I know what it’s like to have your world turned upside-down; soon you will, too.
In 1980 I was simply amazed when Ronald Reagan, whom I and all my Leftie friends considered to be an absolute joke, somehow won the Republican nomination for President. I thought: the GOP is imploding and this is just another Goldwater who will lose by a landslide and set the Republicans back decades. Needless to say that I was wrong. Flatly, utterly, dismally and catastrophically wrong. But at the time, I was 100% sure that Reagan and his policies were too far Right to ever get elected in the America I knew.
I mean, the only Reagan supporter I knew was my then college roommate, a wealthy Cuban exile who loved Reagan for his authoritarian, militaristic and anti-communist rhetoric, and of course his solemn promise to destroy Castro.
As it happened, I spent that summer of 1980 studying in Italy and then traveling around Europe, where many people asked me my opinion about Reagan. After all, they had only ever seen him in movies, co-starring with a monkey. I answered them forthrightly and sternly: Reagan will NEVER win. He is a Right Wing lunatic, I said. He is opposed to Medicare and Social Security and anything that smacks of “socialism” such as you enjoy here in Europe. He puts corporations over people. As governor of California he called out the Army to quell student protests. Reagan’s political mentor, Barry Goldwater, rightly lost in a huge landslide in 1964, and since then the US had moved even further Left. Since Goldwater’s trouncing, we had witnessed the tragedy of the Vietnam War, the assassinations of MLK and RFK, the rise of the Civil Rights movement. We were a very different country than the racist, warlike America that Goldwater and his protege Reagan represented.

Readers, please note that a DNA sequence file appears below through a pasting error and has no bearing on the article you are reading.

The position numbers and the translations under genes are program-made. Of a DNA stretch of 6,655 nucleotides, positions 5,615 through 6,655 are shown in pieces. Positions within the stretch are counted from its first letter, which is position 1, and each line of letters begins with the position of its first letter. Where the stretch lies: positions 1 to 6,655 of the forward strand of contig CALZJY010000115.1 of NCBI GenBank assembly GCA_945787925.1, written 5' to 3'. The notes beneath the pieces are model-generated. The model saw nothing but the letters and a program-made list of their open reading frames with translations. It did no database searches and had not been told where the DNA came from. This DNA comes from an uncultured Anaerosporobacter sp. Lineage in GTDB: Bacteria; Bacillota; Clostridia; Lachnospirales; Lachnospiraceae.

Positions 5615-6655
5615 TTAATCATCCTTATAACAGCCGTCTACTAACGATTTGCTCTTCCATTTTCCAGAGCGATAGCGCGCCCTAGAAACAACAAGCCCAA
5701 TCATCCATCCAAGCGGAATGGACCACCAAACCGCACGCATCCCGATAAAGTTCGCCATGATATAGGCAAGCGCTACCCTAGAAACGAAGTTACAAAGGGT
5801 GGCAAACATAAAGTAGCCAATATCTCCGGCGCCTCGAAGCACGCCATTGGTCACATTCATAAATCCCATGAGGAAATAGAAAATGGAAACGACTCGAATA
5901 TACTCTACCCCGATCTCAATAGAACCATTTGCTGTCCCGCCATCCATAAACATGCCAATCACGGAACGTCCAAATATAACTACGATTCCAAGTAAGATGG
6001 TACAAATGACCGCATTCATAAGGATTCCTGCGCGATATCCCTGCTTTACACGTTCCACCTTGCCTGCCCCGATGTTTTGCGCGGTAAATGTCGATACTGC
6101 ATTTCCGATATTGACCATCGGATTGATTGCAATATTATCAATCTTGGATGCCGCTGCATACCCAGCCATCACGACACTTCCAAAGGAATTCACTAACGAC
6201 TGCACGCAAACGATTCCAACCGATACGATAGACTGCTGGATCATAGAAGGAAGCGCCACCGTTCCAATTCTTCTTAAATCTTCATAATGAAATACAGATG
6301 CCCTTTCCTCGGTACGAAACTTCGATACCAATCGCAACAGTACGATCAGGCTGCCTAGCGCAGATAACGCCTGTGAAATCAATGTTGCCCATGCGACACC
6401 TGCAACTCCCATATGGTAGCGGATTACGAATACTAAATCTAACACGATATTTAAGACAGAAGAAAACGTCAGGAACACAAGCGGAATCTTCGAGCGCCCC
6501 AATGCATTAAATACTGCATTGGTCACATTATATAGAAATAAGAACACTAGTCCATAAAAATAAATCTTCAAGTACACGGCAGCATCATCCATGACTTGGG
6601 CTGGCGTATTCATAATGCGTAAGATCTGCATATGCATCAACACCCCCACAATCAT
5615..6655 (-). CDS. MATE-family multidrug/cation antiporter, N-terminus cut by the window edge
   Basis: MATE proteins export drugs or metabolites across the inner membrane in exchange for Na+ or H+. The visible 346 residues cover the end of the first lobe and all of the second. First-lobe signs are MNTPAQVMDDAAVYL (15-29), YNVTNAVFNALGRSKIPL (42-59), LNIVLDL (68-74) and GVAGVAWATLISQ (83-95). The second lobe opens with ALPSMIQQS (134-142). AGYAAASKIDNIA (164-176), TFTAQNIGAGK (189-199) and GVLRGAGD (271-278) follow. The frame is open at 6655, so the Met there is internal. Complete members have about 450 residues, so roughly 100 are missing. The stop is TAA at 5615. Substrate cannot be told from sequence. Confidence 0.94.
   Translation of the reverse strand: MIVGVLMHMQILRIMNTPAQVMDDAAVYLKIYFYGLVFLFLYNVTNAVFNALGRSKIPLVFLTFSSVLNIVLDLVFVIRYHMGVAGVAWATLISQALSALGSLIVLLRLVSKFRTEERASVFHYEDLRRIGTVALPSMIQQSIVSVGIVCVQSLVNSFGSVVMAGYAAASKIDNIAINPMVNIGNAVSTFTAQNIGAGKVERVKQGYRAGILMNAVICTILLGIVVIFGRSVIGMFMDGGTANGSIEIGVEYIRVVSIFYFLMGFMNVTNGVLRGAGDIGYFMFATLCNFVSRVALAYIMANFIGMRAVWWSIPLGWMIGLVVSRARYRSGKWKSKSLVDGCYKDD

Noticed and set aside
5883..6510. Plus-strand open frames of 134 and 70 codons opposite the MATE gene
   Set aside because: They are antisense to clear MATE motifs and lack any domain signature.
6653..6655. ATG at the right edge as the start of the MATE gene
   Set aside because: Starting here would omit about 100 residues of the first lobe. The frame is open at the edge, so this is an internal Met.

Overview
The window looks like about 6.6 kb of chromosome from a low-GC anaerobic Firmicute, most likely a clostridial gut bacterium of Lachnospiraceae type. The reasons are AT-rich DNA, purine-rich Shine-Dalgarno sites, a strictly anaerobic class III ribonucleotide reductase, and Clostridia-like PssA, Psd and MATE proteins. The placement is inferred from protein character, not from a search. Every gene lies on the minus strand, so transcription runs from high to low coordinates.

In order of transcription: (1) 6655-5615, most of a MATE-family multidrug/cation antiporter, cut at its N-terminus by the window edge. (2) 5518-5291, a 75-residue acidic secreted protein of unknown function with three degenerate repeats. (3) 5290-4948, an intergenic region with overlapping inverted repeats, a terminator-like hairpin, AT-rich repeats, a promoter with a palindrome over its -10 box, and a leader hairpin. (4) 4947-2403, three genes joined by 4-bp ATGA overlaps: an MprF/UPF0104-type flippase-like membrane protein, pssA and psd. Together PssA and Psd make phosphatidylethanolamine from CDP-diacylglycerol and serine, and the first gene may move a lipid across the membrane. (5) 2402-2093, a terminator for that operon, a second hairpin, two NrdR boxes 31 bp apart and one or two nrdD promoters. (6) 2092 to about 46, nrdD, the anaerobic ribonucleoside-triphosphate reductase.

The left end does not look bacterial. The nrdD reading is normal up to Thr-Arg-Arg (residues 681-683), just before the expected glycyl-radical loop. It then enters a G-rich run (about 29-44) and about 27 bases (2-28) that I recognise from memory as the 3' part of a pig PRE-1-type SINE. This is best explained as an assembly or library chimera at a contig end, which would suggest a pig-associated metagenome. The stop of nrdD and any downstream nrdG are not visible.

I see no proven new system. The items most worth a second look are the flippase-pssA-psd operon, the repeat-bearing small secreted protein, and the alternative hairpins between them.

I was convinced at that time, as so many were, that the US was a “center-left” country. Each week we all watched All in the Family on TV and laughed heartily at the bigoted Archie Bunker, whose benighted combination of racism, homophobia, sexism and reactionary conservatism were something that we all knew belonged firmly in the past.
We were also laughing at SOAP, another TV comedy about a crazy white, suburban WASP family in which the only “normal” people were the black butler, Benson, and the openly gay half-brother, Jodie (a role that made Billy Crystal famous). The show was popular when it launched in 1977, but was cancelled post-Reagan in 1981.
We were all so modern, so advanced, so progressive. We were driving smaller, more fuel-efficient cars. We were turning down our thermostats and wearing sweaters to conserve energy as President Carter had asked us to. Hell, we were even in the process of switching to the metric system.